Kane W.Holder is a scriptwriter, fiction writer and blogger with several short stories published. He also writes about the art of work, creativity and storytelling on his website:

Caterina Poh works as an arts manager and translator. Born and based in Singapore, she translates from Chinese to English and was one of the participants in Translators Lab. Her published works include "The Bedroom Travel Agency" by Xiao Han, which was included in the Living in Babel: Singapore Literature in Translation anthology by The Select Centre; and a short story she co-translated, “The Cat Seller” by Chang Ching-Hung, was included in the BooksActually Gold Standard 2016 anthology.

Constantly diving into books to expand her imagination, Cheryl Chia is on a journey to find more books to get lost in. When her nose isn't in a book, she is busy in the kitchen baking or on the couch crocheting. Making things bring her great joy. She hopes some day to write a food related book that will win her a James Beard award.

Crispin Rodrigues is an educator and a writer. His first collection of poems, Pantomime, will be published in 2018. He is currently working on his second poetry collection.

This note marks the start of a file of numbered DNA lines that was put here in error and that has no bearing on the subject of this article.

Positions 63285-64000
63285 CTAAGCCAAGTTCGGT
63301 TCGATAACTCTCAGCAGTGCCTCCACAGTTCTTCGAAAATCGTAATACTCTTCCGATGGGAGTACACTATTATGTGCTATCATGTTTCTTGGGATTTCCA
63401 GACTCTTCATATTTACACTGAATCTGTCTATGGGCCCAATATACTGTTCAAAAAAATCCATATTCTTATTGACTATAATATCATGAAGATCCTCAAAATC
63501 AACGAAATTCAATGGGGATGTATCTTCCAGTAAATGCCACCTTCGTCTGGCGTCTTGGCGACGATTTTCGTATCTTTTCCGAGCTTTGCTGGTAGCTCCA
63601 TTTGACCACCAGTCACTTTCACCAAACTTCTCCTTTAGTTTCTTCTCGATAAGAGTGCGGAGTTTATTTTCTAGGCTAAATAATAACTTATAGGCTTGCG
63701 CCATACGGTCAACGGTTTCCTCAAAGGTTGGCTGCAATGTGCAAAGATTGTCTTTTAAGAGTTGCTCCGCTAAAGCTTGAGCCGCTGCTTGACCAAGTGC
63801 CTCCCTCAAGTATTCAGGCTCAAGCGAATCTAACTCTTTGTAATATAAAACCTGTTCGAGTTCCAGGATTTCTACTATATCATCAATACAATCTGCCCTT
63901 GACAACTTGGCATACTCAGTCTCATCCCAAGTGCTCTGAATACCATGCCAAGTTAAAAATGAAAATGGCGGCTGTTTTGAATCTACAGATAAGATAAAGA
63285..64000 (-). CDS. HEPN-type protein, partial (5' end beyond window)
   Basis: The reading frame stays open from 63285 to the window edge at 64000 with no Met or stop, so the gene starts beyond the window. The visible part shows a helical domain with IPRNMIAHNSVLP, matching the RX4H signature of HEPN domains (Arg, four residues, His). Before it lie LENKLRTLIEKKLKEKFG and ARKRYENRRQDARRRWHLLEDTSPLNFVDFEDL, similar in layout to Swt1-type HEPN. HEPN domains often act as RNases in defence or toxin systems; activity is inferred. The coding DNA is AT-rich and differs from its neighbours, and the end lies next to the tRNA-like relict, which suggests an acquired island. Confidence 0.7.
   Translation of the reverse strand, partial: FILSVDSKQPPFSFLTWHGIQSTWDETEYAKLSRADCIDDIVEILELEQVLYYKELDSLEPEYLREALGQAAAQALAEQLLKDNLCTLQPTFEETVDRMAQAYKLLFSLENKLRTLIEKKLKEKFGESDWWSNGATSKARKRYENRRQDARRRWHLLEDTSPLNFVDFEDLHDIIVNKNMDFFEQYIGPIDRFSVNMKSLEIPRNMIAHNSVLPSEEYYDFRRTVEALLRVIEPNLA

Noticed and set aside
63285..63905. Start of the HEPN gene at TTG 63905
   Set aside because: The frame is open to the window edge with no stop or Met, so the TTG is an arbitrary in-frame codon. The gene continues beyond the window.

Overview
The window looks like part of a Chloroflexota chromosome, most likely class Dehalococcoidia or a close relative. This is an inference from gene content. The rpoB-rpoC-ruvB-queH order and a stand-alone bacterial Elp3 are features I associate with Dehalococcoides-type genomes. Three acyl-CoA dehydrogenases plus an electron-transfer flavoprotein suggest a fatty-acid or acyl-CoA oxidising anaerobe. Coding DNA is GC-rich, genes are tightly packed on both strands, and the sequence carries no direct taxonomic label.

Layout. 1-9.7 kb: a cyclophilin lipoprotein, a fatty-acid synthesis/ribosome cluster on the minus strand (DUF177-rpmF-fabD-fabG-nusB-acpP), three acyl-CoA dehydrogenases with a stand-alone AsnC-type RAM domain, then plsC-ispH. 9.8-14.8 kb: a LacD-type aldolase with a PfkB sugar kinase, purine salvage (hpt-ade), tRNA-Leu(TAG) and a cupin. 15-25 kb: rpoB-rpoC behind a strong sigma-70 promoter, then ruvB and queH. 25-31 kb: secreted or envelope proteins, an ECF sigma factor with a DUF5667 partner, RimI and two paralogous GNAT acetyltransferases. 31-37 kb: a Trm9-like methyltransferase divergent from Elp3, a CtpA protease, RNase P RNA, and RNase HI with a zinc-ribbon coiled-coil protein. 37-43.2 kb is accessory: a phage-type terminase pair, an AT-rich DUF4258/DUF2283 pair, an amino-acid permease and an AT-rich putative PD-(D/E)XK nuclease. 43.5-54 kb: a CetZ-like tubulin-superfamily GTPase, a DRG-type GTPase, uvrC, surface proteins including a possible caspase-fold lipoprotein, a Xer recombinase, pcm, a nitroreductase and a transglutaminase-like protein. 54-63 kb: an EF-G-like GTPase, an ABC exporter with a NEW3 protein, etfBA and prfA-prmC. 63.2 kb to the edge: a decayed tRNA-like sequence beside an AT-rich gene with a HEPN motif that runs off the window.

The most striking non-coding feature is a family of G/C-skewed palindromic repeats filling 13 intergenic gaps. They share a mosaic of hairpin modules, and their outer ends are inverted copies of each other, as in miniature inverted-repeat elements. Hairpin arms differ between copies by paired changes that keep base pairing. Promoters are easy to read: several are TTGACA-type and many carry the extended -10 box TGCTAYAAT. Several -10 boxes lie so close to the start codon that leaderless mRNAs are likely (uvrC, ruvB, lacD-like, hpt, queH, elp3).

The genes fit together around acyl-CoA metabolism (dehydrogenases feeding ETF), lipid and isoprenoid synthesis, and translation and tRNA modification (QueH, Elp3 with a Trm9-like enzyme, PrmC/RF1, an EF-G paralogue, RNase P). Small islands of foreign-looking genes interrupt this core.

Simon Vincent is a journalist and the author of The Naysayer’s Book Club: 26 Singaporeans You Need to Know, an account of people with alternative ideas for Singapore’s future.

Chong Li-Chuan is a Singaporean composer with a keen interest in philosophy, culture and the arts. His career in music and sound started in the late '90s, freelancing in music composition and sound design for theatre, dance, installation art and architecture. 
Listen to his music:

Ianna Chia studies English Literature at the National University of Singapore. She is also a member of the writing circle, Stop at Bad End Rhymes (/S@BER).

The fluffball of energy known as Max Pasakorn (he/him) is a Thai-born writer and spoken word poet residing in Singapore. When not being “sucked dry” by his army officer, he can be found watching the latest Disney movie, gorging on fried chicken, or reading at a poetry open mic. Max is a founding member of the writing collective /Stop@BadEndRhymes (/s@ber). Read more about him at